I Am Grateful For What I Have is a lovely instrumental piece from the new album and here in The Convent, it sounds truly beautiful. The sound quality in The Convent is just world class and upon viewing the concert you'll see just how good it is.

On Walking Into White there are three short a capella sections called Sweetness & Pain Parts 1-3, Part 1 introduces the title track Walking Into White.
On the album, it is accompanied by a lone trumpet (or cornet) but here with just a lone acoustic guitar - it is truly captivating.

2015 has certainly been a vintage year for the female Singer/Songwriters - with superb albums from artists such as Bella Hardy, Ange Hardy, Olivia Chaney, Vanessa Peters. And to this list you can add Sarah McQuaid who has really pushed the boundaries of her own artistry with Walking Into White. Tonight's show features many of the tracks on the new album and the next track is one of my favourites on the album - Jackdaws Rising.

Sarah states that some reviewers of the album have said that it's almost impossible to play live and then goes on to play a superb version of the song using a stomp board and loops to accompany her shining acoustic guitar. Simply breathtaking,

One of the delights of a Convent show is that they are broadcast live over the internet and you have the opportunity to purchase the show to watch over a seven day period - with this in mind, Matt and his team select a couple of videos from the show to put onto YouTube. Tonight's selection includes the earlier The Tide and the next song up Yellowstone, which Sarah explains has a direct connection to her son.

Sarah likes to record and play a cover version and tonight she includes several in her set - the next song that Sarah plays is a delicious version of Jean Ritichie's Blue Diamond Mine.

Although the majority of tonight's set concentrates on the new album - Sarah also dips into her first album When Two Lovers Meet gives us Johnny Lad.

Sarah then turns to her second album, I Won't Go Home 'til Morning too with a spirited version of Only An Emotion.

Sarah now lives down in Cornwall - and I don't want to give away the stories that Sarah tells in her show but one I cannot help telling for obvious reasons is the fact that Sarah has recorded an album with Zoe Pollock, who is a neighbour, - now this Zoe is the one of Sunshine On A Rainy Day fame and Sarah includes the title track from that project - Crow Coyote Buffalo tonight.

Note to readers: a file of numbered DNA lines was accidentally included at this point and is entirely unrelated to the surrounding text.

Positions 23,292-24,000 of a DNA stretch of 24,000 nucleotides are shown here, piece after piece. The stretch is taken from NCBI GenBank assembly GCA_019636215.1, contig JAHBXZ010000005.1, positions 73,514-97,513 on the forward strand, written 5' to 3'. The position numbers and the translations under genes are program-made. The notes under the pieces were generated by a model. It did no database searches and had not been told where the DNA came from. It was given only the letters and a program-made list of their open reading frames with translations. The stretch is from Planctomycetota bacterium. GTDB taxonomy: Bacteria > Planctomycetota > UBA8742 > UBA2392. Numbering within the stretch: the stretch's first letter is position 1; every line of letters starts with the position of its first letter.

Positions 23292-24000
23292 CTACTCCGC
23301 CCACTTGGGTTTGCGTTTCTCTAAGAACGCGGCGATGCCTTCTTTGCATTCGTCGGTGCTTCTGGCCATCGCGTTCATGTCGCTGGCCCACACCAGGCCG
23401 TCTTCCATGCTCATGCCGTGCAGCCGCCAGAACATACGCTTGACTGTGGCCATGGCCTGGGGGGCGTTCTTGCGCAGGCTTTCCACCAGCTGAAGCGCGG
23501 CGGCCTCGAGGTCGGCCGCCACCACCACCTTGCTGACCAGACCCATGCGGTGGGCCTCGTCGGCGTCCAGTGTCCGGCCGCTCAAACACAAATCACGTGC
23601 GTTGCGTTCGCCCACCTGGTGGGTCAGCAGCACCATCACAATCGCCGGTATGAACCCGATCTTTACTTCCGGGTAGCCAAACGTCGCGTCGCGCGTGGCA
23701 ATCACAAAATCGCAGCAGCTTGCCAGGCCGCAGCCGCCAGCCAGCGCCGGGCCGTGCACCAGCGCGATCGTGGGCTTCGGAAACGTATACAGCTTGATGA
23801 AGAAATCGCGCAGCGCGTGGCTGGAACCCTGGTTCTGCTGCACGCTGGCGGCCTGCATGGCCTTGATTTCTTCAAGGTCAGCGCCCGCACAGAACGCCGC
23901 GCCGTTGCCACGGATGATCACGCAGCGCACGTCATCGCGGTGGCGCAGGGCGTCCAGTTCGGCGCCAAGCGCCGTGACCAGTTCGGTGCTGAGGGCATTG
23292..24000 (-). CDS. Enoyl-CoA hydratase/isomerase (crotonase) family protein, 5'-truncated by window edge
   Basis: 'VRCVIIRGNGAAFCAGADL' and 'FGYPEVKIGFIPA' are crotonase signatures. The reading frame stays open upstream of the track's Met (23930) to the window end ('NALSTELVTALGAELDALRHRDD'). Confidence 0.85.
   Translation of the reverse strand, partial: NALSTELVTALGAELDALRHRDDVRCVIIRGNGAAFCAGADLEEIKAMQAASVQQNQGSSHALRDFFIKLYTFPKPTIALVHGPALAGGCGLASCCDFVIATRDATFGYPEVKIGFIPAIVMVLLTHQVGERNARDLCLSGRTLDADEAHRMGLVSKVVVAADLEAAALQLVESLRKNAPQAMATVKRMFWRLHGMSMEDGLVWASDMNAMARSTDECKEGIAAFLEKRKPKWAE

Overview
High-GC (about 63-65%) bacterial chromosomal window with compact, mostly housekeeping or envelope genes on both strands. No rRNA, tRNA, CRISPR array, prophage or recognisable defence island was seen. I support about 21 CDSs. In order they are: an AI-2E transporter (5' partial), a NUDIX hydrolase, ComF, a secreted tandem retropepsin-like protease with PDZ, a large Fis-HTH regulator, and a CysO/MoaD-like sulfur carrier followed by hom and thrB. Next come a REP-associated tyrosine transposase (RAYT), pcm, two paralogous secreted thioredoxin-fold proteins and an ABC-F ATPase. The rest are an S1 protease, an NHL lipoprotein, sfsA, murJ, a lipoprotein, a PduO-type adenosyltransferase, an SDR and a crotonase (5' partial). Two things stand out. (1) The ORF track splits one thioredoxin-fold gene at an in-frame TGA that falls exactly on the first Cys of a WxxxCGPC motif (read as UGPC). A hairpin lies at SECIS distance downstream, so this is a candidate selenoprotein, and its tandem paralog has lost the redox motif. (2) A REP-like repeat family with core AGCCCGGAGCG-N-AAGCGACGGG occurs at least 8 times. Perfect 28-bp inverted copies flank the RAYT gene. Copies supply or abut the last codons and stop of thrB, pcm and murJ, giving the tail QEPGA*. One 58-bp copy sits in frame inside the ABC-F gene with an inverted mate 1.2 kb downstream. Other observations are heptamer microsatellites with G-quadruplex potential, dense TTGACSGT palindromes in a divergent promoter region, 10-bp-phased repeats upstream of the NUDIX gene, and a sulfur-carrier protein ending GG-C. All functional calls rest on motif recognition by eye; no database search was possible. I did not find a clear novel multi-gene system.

In Yellowstone, Sarah sang about an incident with her young. With the final song in the set - track one from her The Plum Tree & The Rose album - Lift You Up And Let You Fly - is about her daughter and was incredibly moving. You could indeed literally hear a pin drop and I'm sure I saw several people with tears in their eyes after this song.

My favourite track on Walking Into White is Leave It For Another Day and I was SO glad that Sarah decided to play this live. And it was equally as stunning live. 

As I stated earlier, Sarah does like a cover version and for the first song of a two song encore she gives a receptive Convent audience a truly gorgeous version of The First Time Ever I Saw Your Face, which is also the final track on Walking Into White.

The final song of a truly gorgeous set tonight was a version of the crooner classic Mr Bojangles - I've never heard an acoustic guitar version of this song - my favourite has always been the Sammy Davis Jnr version - but this was unexpected and excellent.

And there endth my first Convent gig - and it definitely won't be the last - as I've got several booked over the next few months - it's a gorgeous venue with superb sound and atmosphere. 
Get yourself down there.

And it won't be the last time I see Sarah McQuaid either - she's a captivating performer with a gorgeous voice, superb collection of albums and a truly adventurous musical nature. Seek her out, right now.

Twitter - @sarahmcquaid